Once one spouse files for divorce, it creates an official court record and a “docket number” for the case. This action essentially puts the divorce in forward motion. Even if the other spouse opposes the divorce, responses will be required and court hearing dates will be assigned. The divorce is “on.”
But this still doesn’t mean that divorce is inevitable.
If the spouse who filed did so in the heat of the moment (i.e., immediately following an argument or revelation of a spouse’s cheating), it may be worthwhile for the couple to explore — in a calmer setting –whether this decision is truly the right one, or if there is room to consider a reconciliation. If both spouses wish to process their feelings through therapy, they can work with a marriage and family therapist to help mend their relationship, or mutually agree in a more peaceful way that it is the right decision to move on.
In situations where couples do decide to give it one more try, there is a legal tool called a Reconciliation Agreement that can help to heal the marriage and provide peace of mind to both parties. By entering into a reconciliation agreement, the spouse considering divorce can agree to remain married in exchange for a promise by the other spouse to give up some kind of financial or property right.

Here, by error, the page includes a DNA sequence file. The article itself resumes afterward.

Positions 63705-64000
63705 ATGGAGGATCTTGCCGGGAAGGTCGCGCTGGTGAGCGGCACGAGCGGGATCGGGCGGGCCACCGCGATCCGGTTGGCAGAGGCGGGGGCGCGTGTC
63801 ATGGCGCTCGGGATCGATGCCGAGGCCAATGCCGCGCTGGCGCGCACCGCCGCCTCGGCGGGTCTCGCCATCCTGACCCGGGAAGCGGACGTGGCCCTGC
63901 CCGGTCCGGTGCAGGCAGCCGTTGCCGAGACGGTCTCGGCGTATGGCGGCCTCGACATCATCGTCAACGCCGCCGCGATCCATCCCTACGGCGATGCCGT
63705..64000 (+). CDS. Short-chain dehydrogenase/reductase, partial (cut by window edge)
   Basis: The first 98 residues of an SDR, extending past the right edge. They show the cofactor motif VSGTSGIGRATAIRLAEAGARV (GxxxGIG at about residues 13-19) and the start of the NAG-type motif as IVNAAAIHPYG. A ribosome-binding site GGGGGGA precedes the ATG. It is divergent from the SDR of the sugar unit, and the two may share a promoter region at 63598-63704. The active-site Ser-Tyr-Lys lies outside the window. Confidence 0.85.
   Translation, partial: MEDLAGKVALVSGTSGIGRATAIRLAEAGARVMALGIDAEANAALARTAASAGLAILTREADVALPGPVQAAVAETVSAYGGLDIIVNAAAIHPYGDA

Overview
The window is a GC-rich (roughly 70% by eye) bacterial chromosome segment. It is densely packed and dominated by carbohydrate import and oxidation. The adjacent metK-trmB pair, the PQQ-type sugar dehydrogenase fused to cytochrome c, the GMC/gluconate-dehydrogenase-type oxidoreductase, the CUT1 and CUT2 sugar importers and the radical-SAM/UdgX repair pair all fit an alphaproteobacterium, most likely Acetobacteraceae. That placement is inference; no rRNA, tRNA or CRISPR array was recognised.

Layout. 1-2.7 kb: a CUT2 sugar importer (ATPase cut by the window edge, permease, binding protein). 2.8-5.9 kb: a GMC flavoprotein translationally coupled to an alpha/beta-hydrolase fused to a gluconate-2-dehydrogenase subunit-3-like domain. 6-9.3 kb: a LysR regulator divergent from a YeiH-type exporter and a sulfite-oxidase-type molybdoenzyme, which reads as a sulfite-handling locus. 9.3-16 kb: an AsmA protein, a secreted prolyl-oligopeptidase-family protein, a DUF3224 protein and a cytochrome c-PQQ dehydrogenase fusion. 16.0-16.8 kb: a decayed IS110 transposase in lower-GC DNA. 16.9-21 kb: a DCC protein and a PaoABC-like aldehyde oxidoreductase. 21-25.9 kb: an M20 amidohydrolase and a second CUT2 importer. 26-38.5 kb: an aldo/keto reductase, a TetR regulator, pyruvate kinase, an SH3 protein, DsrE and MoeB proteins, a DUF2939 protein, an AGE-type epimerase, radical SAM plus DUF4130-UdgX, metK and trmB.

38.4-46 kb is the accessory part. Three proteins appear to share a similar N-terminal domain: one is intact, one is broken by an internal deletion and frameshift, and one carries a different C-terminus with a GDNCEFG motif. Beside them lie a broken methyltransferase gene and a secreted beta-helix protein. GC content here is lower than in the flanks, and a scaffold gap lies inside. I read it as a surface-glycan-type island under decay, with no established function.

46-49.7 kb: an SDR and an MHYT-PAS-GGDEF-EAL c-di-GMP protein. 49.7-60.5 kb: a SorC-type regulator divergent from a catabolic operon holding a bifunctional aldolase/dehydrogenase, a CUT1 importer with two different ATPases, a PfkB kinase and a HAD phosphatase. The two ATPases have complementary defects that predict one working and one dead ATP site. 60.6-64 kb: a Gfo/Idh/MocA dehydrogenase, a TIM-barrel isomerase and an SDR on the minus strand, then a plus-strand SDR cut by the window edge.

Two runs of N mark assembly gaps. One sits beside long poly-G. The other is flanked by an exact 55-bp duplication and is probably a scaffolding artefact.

When couples get back together after one spouse has filed for divorce, the spouse who filed for the divorce must file a “motion to dismiss” to remove the divorce from the court dockets and essentially “cancel out” any further proceedings. It is important to note that if the couple decides to get divorced down the road once, new divorce documents will need to be filed.
If you want to reconcile your marriage, but your spouse remains unwilling, it may be helpful for you to attend therapy on your own to get the emotional support you need to be clear-headed throughout the divorce legal process.
Wondering if a reconciliation agreement is right for you? Have other questions about the divorce process? We can help. Schedule a free virtual consultation and talk to an attorney at no charge. (Phone or video virtual consults available — your choice.) Call us today at 888-888-0919, or please click the button below.